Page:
Mystery over delay in top-rate tax cut

Chancellor of the Exchequer George Osborne Why is George Osborne planning to delay a cut in top-rate tax?

Putting to one side the argument over whether it is a good idea or a bad idea to cut the top rate of income tax, what everyone I speak to (outside of government) regards as spectacularly weird is the plan to delay the cut.

Some of you will regard this as the equivalent of debating whether Attila the Hun was kind to his mum, rather than his more conspicuous claims to a place in history. But the delay to the tax reduction is puzzling.

In case you harbour a scintilla of doubt about the tax cut, a very well-placed source confirms to me that the chancellor will tomorrow announce a reduction in the top rate of income tax from 50p in the pound to 45p, but with implementation postponed for a year. No news there. Has there ever been such a widely leaked budget plan?

Now here's the thing. I spend an unhealthy amount of time with people whose huge incomes stem in large part from bonuses and dividends paid by businesses they own, control or influence. And they all say to me that if the cut in income tax is delayed for a year, they will delay by the same period a substantial portion of these bonuses and dividends.

So on a bonus or dividend of £5m, the tax saving from delaying payment for a year would be a bit more than £240,000 - which is probably worth waiting for.

If entrepreneurs, hedge fund managers, bankers and so on all decided to shelve what they take from their businesses, that would have the effect of reducing - perhaps substantially - the tax take from the UK's richest over the next year (there is a compelling piece on all this in today's Telegraph).

So why is the chancellor delaying the cut? It can't be for political reasons, many would say, unless he is a masochist: any postponement will only prolong the attacks he will face from the Labour Party and other opponents of the tax reduction (which according to opinion polls represent a majority in Britain).

There may be technical reasons for waiting, to allow companies to change their PAYE systems for example. But a relatively small number of people actually pay the 50p rate, and many of these pay tax via self-assessment, so there should not be a huge bureaucratic chore in preparing for the reduction in the tax rate.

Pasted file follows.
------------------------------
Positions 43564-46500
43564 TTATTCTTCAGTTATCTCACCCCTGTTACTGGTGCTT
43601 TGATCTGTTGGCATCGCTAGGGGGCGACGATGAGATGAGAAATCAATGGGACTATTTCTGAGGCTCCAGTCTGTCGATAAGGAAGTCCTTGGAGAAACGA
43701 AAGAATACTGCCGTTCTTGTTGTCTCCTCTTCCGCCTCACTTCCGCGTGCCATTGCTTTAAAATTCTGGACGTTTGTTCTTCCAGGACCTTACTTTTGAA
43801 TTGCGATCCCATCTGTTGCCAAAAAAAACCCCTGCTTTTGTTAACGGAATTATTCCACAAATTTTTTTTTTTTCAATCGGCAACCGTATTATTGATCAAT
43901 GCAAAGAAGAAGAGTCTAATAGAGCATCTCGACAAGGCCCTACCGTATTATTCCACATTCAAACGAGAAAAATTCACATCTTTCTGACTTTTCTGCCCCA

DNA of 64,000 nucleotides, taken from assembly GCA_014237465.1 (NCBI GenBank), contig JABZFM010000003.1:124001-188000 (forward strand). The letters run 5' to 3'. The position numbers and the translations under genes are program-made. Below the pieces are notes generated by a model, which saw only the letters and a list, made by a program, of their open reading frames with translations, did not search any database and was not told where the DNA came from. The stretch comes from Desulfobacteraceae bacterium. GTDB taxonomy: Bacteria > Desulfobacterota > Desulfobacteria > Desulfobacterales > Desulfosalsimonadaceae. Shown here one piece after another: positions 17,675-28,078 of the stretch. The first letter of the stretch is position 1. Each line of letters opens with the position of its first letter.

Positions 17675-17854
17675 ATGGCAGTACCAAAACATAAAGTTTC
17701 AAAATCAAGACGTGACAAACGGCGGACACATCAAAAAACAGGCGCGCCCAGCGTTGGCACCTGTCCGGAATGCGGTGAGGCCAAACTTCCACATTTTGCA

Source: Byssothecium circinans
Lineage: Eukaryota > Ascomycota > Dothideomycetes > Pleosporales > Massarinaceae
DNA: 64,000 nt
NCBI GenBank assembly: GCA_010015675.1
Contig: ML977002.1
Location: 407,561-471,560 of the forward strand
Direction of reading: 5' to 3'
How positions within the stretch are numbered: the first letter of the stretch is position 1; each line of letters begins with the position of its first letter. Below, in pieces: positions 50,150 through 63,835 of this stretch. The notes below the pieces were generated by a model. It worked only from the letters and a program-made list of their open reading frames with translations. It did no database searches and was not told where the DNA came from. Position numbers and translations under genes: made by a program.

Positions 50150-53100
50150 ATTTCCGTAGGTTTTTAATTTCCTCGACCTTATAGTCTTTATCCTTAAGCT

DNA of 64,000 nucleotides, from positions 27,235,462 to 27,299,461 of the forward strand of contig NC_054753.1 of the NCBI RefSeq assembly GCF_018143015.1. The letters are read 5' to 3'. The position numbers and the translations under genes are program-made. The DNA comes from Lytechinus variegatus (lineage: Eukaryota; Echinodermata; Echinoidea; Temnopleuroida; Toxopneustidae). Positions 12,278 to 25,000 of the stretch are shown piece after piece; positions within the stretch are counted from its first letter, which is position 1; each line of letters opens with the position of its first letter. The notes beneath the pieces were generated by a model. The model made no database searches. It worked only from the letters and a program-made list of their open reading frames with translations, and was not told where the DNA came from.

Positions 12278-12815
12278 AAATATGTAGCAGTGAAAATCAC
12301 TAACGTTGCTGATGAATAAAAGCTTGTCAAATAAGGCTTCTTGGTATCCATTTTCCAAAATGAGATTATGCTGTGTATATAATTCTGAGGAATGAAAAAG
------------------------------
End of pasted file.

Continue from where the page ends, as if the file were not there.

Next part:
So I wonder therefore if between now and 12.30pm tomorrow, when George Osborne announces his budget, the postponed cut in the top rate might become an immediate cut.

PS As far as I can tell, the delay in the tax reduction has not been demanded by the Lib Dems. What they've been looking for is countervailing closures of tax loopholes to extract money in other ways from the rich - with a preference for taxing wealth as opposed to income.


By the way, I am pretty sure that the cut in the top rate of tax won't be delayed, that the penny dropped at the Treasury that delaying the cut could lead to a diminution of tax revenue in the short term and an increase in political pain. So I expect the tax cut to take effect for the tax year beginning on 6 April for self-assessment.


Oh gawd, I am no longer sure about the start date for a cut in the top rate of tax. Apparently, it's complicated. Do by all means call me a blithering idiot.

Robert Peston, economics editor Article written by Robert Peston Robert Peston Economics editor

This column...

This column may be a bit quiet for a bit, because I am away from the office.

Read full article

More on This Story


Jump to comments pagination
  • rate this

    Comment number 1.

    Its probably to placate the left wing media, ie. the BBC et al.

  • rate this

    Comment number 2.

    When the Great Day dawns, cash will roll-in to the Treasury

    "Proof that cutting tax pays"

    'We' - being 'in it together' - can live with a little more presure meantime

    So transparent?

  • rate this

    Comment number 3.

    The answer is very simple indeed - the next election:
    By delaying the implementation he is encouraging the top rate payers to defer taking income until tax year 2013-14 when most will be collected in the following January (2015).
    Anyone not aware what happens in May 2015 - just after the budget where the windfall will be dispensed meeting his pledges ?
    Osborne is about poliics not economics.

  • rate this

    Comment number 4.

    Surely the whole point of leaking information is so as to allow the maximum amount of time for the top earners to maximise their gains.

    The majority of us it makes absolutely no difference for.

    The majority of us will be worse off after tomorrow, the select few just have choices to make.

  • rate this

    Comment number 5.

    If in doubt do nothing.

    When has Gideon actually had to do anything?
    Think for himself.
    Consider the repercussions.

    Quick - where is a government adviser?
    A bit of fiction is needed where Osborne, Cameron, Clegg and company are shown to be smart.

    Three smart fellows; they felt smart.

    Just about sums up their schoolboy lifestyle.


Comments 5 of 193


This entry is now closed for comments


BBC © 2014 The BBC is not responsible for the content of external sites. Read more.

This page is best viewed in an up-to-date web browser with style sheets (CSS) enabled. While you will be able to view the content of this page in your current browser, you will not be able to get the full visual experience. Please consider upgrading your browser software or enabling style sheets (CSS) if you are able to do so.